Colorectal Cancer Screening Tests: MedlinePlus Medical Test

What happens during a colorectal cancer screening?

There are two main types of colorectal cancer screening tests: visual exams and stool tests. There are different options for both types of tests.

Visual exams are procedures that allow a provider to look inside the colon and rectum. They are done either using a thin tube with a camera attached or with a special imaging device. Types of visual exams include:

Colonoscopy. This test allows a provider to view your entire colon and rectum. It is often done in an outpatient department of a hospital or medical center. Before the test, you will need to empty out your colon (large bowel) in a procedure called bowel prep. During the test:

  • You will lie on an exam table.
  • You will be given medicine called a sedative to help you relax. It also prevents you from feeling pain during the procedure. You may be awake for the test, but you probably won’t remember anything.
  • A colonoscope, a thin, lighted tube with a camera attached, will be inserted into your rectum and up into your colon.
  • Your provider will look for colorectal polyps or other abnormal areas.
  • Your provider may remove polyps or tissue samples using special tools inserted through the scope.
  • Polyps or samples may be sent to a lab for testing.

The sedative you are given may make you drowsy for several hours. You should arrange for someone to drive you home.

Sigmoidoscopy. This test allows your provider to look at the lower part of the colon. During the test:

  • You will lie on an exam table with your knees drawn up to your chest.
  • A sigmoidoscope, a flexible, lighted tube with a camera, will be inserted into the rectum and up into the lower part of the colon.
  • Air will be pumped through the sigmoidoscope to make the colon bigger and easier to see.
  • The air may make you feel like you need to have a bowel movement or pass gas.
  • Your provider may remove polyps or tissue samples using special tools inserted through the scope.
  • Polyps or samples may be sent to a lab for testing.

Virtual Colonoscopy. This is a type of x-ray that uses a CT scan (computed tomography) to take detailed, 3-dimensional pictures of the entire colon and rectum. It is usually done in a radiology department of a hospital or medical center. This procedure also requires bowel prep beforehand. During the test:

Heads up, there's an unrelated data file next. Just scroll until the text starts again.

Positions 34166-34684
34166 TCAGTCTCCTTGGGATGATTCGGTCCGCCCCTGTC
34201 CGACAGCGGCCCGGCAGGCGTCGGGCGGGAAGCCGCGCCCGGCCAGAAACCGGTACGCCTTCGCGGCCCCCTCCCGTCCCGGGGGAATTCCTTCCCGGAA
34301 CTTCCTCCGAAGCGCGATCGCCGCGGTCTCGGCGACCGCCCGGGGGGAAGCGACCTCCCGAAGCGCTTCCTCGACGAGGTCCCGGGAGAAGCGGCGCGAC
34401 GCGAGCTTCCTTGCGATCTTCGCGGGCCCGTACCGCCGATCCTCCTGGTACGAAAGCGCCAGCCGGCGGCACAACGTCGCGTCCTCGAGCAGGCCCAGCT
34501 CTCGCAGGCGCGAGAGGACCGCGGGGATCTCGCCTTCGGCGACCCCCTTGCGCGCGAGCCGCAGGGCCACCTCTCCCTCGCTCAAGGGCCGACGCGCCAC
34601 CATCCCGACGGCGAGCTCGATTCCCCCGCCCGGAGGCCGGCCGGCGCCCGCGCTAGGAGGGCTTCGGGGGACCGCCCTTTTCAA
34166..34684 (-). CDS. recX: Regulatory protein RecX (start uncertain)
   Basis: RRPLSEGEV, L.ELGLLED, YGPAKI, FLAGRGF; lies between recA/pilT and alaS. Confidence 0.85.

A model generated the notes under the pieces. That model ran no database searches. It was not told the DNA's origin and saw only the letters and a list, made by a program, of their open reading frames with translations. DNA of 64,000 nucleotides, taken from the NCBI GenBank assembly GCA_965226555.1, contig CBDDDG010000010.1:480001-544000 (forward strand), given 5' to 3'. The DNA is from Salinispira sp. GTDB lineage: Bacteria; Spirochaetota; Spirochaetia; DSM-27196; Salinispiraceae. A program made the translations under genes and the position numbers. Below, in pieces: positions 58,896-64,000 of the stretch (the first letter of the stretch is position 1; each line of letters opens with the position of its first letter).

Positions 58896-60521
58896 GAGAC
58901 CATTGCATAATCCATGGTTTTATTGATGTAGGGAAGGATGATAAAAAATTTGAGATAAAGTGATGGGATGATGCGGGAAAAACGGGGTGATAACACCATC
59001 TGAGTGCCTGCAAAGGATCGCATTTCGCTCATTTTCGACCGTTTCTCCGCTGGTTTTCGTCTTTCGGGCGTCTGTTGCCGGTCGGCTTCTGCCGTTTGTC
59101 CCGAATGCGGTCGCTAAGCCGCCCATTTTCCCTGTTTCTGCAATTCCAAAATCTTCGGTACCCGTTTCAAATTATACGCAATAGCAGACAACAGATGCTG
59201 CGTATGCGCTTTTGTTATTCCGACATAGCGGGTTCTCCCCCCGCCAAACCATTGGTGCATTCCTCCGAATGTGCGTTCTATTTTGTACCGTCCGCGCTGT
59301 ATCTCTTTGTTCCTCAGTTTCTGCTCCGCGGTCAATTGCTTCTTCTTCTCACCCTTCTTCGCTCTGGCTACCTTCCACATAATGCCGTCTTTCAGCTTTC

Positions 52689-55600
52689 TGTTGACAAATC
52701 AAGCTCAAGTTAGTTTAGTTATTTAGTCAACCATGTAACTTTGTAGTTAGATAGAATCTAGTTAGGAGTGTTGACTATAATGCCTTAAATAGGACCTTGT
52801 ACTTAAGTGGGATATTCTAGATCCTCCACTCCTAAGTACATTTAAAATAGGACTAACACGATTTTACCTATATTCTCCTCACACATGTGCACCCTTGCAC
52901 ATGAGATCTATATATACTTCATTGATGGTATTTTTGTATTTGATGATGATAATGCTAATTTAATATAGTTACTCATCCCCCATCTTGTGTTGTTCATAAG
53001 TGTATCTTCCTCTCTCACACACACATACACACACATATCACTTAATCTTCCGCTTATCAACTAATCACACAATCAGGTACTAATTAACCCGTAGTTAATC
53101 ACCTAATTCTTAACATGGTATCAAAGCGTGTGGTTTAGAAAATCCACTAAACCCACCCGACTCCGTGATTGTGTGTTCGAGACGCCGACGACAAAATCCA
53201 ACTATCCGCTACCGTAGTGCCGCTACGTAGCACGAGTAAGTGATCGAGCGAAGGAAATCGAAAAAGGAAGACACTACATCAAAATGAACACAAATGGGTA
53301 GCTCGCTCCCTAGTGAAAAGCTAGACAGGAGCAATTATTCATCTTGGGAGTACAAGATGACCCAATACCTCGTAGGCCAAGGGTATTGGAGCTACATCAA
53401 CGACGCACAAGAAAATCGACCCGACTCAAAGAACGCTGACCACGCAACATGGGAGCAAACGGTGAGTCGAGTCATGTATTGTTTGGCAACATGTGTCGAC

• You will lie on a narrow table.
  • You may be asked to drink a liquid containing contrast dye. Contrast dye is a substance that makes parts of your body show up more clearly on an x-ray.
  • A provider will insert a small tube into the rectum.
  • Air will be pumped through the tube to make the colon bigger and easier to see.
  • The table will slide into the CT machine.
  • A series of images will be taken.

Stool tests look at stool samples for signs of cancer. For these tests, you take a stool sample at home and send it to a lab. Types of stool tests:

Fecal occult blood tests. These tests look for hidden (known as occult) blood in the stool. Blood in the stool may be a sign of polyps, cancer, or other conditions. Your health care provider will give you a kit that includes instructions on how to do the test.

There are two types of fecal occult blood tests: the fecal immunochemical test (FIT) and the guaiac smear method (gFOBT). Below are typical instructions for each test. Your instructions may vary slightly depending on the manufacturer of the test kit.

For a fecal immunochemical test (FIT), you will most likely need to:

  • Collect samples from two or three separate bowel movements.
  • Collect the sample from the toilet using the special brush or other device included in your kit.
  • For each sample, use the brush or device to take the sample from the surface of the stool.
  • Brush the sample onto a test card.
  • Label and seal all your samples as directed.
  • Mail the samples to your health care provider or lab.

For a guaiac smear test (gFOBT), you will most likely need to:

  • Collect samples from three separate bowel movements.
  • For each sample, collect the stool and store it in a clean container. Make sure the sample does not mix in with urine or water from the toilet.
  • Use the applicator from your test kit to smear some of the stool on the test card or slide, also included in your kit.
  • Label and seal all your samples as directed.
  • Mail the samples to your health care provider or lab.

Stool DNA test. This test checks for genetic changes in the stool that may be signs of colorectal polyps or cancer. Your provider will let you know to get a test kit. The kit will include instructions on how to do the test. The instructions will likely include the following steps:

  • Put a special container inside your toilet.
  • Collect an entire bowel movement.
  • Close and seal the container.
  • Mail the container with the stool sample to a lab for testing.

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